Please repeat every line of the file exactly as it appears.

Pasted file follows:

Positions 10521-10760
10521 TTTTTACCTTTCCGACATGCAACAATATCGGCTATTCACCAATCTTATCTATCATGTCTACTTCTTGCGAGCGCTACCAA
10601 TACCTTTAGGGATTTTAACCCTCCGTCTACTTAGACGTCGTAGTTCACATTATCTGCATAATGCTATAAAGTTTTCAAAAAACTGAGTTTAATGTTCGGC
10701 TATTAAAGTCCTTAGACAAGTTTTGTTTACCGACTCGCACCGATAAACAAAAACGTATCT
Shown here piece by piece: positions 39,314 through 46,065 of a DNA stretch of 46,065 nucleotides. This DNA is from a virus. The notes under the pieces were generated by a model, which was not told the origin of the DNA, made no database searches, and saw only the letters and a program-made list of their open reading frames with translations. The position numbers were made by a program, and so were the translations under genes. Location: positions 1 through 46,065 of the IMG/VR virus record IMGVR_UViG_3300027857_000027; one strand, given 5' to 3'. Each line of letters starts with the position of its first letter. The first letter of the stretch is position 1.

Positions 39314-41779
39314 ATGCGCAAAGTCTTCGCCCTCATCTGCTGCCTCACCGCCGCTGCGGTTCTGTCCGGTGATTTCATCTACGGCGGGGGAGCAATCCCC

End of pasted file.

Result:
Positions 10521-10760
10521 TTTTTACCTTTCCGACATGCAACAATATCGGCTATTCACCAATCTTATCTATCATGTCTACTTCTTGCGAGCGCTACCAA
10601 TACCTTTAGGGATTTTAACCCTCCGTCTACTTAGACGTCGTAGTTCACATTATCTGCATAATGCTATAAAGTTTTCAAAAAACTGAGTTTAATGTTCGGC
10701 TATTAAAGTCCTTAGACAAGTTTTGTTTACCGACTCGCACCGATAAACAAAAACGTATCT
Shown here piece by piece: positions 39,314 through 46,065 of a DNA stretch of 46,065 nucleotides. This DNA is from a virus. The notes under the pieces were generated by a model, which was not told the origin of the DNA, made no database searches, and saw only the letters and a program-made list of their open reading frames with translations. The position numbers were made by a program, and so were the translations under genes. Location: positions 1 through 46,065 of the IMG/VR virus record IMGVR_UViG_3300027857_000027; one strand, given 5' to 3'. Each line of letters starts with the position of its first letter. The first letter of the stretch is position 1.

Positions 39314-41779
39314 ATGCGCAAAGTCTTCGCCCTCATCTGCTGCCTCACCGCCGCTGCGGTTCTGTCCGGTGATTTCATCTACGGCGGGGGAGCAATCCCC